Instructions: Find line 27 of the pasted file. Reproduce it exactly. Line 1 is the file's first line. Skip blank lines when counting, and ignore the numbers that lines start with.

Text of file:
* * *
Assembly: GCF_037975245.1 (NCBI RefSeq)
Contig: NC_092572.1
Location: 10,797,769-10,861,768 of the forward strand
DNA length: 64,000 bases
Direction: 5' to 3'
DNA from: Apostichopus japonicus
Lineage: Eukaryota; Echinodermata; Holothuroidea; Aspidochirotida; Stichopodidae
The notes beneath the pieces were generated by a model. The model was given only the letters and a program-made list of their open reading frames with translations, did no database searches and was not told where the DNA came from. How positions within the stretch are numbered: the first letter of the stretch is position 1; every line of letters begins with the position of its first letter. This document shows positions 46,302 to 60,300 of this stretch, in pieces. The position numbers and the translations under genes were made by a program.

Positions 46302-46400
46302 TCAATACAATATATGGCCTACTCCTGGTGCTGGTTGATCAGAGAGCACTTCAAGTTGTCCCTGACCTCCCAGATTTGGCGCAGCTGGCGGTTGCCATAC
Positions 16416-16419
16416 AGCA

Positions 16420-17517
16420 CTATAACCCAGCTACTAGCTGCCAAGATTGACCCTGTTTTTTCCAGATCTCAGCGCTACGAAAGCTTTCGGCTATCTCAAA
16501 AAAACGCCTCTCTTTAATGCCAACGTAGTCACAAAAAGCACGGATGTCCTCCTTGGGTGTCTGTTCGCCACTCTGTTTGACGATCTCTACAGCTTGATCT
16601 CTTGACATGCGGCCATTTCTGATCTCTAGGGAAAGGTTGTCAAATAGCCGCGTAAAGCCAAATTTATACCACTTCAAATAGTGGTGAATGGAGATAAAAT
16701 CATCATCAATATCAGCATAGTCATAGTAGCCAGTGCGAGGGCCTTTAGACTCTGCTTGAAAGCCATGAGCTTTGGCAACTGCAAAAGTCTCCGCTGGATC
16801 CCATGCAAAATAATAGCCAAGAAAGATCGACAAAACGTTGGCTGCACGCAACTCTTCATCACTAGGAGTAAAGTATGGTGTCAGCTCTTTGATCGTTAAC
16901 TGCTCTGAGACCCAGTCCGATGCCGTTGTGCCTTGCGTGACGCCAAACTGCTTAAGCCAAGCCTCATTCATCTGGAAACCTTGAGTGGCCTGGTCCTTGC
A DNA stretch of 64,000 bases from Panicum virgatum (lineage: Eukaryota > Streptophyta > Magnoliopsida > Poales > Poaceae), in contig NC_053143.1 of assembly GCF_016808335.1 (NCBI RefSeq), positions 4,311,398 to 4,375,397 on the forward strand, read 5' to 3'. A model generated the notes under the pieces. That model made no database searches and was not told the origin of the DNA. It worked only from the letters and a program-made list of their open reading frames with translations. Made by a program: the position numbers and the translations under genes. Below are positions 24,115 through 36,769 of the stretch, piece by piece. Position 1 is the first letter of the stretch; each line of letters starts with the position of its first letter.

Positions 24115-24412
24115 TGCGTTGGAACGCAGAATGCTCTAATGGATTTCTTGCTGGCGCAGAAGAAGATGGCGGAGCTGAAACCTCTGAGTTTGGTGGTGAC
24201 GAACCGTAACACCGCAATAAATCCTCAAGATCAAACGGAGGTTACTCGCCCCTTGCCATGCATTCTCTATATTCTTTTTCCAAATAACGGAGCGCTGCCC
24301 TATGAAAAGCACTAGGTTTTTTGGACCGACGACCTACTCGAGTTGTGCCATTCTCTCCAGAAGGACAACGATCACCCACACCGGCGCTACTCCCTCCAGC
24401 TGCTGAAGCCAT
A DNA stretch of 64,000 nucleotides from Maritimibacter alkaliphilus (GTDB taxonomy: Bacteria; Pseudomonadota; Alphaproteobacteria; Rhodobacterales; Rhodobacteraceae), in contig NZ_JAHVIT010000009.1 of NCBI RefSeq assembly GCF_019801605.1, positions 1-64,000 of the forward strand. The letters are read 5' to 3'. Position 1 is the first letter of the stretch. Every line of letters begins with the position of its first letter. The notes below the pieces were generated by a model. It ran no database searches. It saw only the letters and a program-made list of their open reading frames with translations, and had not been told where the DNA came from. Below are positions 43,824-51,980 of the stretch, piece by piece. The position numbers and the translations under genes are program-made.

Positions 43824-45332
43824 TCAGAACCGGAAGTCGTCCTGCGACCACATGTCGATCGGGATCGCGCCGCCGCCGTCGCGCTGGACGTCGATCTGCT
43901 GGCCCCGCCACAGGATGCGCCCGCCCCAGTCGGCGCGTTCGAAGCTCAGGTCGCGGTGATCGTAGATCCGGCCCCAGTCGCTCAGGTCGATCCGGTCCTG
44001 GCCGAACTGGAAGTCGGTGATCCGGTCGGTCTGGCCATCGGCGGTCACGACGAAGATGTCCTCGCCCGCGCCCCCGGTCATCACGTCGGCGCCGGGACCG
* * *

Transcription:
Positions 43824-45332